Back in 2014 while visiting Florida, I took a trip to the legendary Lucky Supply Tattoo Museum. They were so welcoming and friendly, I couldn’t wait to go back. This time, they agreed to show us around the warehouses, pulling back the curtain on their production process, all the while surrounded by years of tattoo history.
Lucky Supply is a family owned and operated tattoo supplier established in 2000 by Jimmy Whitlock. Lucky’s has a strong passion for the highest quality products, with most products manufactured in-house or produced by a tight-knit group of tattooers. Jimmy and his team create some of the best equipment available, machining parts for your favourite builders, including Bert Krak, Aaron Cain and many other heavy hitters in tattooing. Having witnessed the process first hand, it’s clear that attention to detail is of paramount importance.
Lucky Supply Warehouses
Upon arriving at the supply warehouses, we instantly felt welcome. It was immediately evident everyone is very genuine and friendly. First stop, we met with Jimmy’s Dad, Bob, who started life in the medical industry before working for Jimmy. Bob joked and told stories about the beginnings of Lucky Supply and Jimmy’s early days. Jimmy’s son, Michael, also works for him and this 3 generation family/work dynamic creates an engaging environment that comes with unique challenges, but they make it work way better than could be imagined.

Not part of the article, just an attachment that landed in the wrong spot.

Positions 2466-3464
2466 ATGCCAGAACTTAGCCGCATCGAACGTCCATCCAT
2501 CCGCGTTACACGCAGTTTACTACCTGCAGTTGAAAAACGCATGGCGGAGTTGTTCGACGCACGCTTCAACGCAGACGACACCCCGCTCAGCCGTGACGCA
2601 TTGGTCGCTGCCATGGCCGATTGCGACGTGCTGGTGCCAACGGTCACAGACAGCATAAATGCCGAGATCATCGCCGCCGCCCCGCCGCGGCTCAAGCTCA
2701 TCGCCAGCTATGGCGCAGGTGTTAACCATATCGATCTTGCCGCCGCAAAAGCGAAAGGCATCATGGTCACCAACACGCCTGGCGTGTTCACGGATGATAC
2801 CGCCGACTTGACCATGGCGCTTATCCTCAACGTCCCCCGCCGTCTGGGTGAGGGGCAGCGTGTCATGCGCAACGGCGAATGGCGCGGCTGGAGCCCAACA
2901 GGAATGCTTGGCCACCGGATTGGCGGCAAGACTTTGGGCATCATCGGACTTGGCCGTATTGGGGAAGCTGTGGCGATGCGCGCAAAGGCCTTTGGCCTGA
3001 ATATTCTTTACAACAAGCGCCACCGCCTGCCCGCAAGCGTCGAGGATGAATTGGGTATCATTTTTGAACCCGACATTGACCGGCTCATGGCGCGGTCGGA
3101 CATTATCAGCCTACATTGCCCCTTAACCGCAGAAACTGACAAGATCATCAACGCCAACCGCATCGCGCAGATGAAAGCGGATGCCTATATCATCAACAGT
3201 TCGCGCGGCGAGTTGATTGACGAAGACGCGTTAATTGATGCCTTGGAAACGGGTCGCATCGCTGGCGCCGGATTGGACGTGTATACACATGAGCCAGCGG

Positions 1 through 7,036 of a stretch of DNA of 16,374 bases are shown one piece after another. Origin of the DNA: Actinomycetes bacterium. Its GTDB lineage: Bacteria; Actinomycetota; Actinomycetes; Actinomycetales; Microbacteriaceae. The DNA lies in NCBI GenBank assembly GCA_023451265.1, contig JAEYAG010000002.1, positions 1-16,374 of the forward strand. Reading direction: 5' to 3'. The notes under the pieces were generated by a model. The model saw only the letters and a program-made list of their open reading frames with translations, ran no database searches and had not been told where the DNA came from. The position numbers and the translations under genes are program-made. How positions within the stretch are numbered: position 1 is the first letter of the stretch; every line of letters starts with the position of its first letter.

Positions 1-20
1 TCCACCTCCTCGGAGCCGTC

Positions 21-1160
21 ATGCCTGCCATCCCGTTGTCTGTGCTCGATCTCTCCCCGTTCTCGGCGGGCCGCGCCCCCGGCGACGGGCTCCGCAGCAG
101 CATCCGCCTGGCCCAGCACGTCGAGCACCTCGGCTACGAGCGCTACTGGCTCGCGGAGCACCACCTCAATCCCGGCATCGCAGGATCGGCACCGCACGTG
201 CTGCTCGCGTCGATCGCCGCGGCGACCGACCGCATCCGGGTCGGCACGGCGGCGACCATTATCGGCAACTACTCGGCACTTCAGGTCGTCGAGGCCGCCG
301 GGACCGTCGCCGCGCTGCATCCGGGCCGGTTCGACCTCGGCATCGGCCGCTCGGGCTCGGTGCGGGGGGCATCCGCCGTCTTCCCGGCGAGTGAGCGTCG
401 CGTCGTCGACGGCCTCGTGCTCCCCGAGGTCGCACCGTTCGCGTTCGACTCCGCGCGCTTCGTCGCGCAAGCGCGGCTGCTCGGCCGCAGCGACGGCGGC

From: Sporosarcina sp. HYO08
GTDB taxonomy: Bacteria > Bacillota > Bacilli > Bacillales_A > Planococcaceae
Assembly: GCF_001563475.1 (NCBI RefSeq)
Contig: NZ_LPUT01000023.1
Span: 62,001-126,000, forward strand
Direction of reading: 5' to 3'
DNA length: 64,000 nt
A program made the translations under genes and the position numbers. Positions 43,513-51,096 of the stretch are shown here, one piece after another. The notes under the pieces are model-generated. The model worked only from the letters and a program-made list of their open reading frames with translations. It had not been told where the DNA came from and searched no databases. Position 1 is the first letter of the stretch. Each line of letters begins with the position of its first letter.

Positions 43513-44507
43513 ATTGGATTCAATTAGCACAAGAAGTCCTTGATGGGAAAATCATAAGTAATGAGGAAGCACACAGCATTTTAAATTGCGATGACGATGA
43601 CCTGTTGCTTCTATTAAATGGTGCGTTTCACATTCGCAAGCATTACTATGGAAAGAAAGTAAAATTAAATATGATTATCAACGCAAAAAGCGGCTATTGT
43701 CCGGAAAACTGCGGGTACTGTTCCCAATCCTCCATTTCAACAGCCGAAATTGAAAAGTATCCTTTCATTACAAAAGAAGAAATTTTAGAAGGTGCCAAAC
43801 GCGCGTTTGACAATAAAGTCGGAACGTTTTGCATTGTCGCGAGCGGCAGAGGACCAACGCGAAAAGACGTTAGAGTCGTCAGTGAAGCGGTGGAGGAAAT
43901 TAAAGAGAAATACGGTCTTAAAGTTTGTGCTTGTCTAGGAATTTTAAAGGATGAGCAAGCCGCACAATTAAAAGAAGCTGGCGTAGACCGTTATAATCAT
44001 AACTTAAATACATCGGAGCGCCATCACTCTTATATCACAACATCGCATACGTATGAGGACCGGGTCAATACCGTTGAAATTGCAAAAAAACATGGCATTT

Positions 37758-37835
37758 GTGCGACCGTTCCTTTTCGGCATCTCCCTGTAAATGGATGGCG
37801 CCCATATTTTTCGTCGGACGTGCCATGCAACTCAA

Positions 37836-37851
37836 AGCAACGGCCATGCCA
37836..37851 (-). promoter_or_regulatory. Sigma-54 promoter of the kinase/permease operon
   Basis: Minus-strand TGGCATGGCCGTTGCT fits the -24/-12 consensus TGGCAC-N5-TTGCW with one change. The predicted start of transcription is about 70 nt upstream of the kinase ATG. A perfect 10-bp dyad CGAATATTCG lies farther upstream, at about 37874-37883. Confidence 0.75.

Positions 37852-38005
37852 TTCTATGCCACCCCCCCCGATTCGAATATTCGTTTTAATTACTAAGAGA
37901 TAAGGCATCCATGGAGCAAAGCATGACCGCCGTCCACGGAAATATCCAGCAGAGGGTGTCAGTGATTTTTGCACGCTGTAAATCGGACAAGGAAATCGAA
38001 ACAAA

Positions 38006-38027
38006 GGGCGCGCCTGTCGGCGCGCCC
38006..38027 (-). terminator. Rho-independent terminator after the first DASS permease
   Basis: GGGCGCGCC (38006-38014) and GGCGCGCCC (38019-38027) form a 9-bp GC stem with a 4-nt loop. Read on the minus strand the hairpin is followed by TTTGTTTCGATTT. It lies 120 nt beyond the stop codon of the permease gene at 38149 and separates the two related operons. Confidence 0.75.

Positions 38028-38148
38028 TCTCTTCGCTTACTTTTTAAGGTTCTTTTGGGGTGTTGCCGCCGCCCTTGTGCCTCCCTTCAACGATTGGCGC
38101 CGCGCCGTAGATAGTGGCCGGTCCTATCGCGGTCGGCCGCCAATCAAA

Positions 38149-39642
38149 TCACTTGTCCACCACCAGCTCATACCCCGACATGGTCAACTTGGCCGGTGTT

Next, we continued to see where the clip cords and power supplies are made, with some stunning designs and concepts, it’s obvious they experiment wherever possible to push ideas and see what works best. Many of the power supplies are custom engraved, often by some huge artists and others done in-house, each one as striking as the next. Mike Wilson has worked closely with the team frequently to help produce many of their new products. I had a dig through the machine drawers and immediately wanted to try them all. I know where to make my next purchases.
Onto the graphics department to be introduced to Aurora who is responsible for the product photos on the website and produces a range of printed media, such as business cards, for a bunch of different tattooists around the world; making for some incredibly cool designs. Aurora keeps a collection of her favourites in a portfolio, the quality was everything you’d expect from such a top tier company.
Once we finished up in there, we got discussing needles. Lucky’s is very passionate about tattooing, and it shows in every aspect of the business. They send their needles and others off for rigorous testing. If they find anything inadmissible in their competitor’s needles, they contact the companies to let them know. It isn’t about naming and shaming; it has never been. They just look to keep the industry safe and approach it in the most ethical way possible. Continuing to push the boundaries, Lucky has produced a range of spread mags which I haven’t seen anywhere else. I can’t wait to give them a try.
Nothing gets stocked at Lucky until it’s fully tested and more importantly, worth stocking. They support their friends within the industry, not the just next fad product to pop up. With only a couple of ink companies supplied and one stencil product, it’s clear this company isn’t just trying to become some giant supply company; they’re looking to provide quality and continue building something great.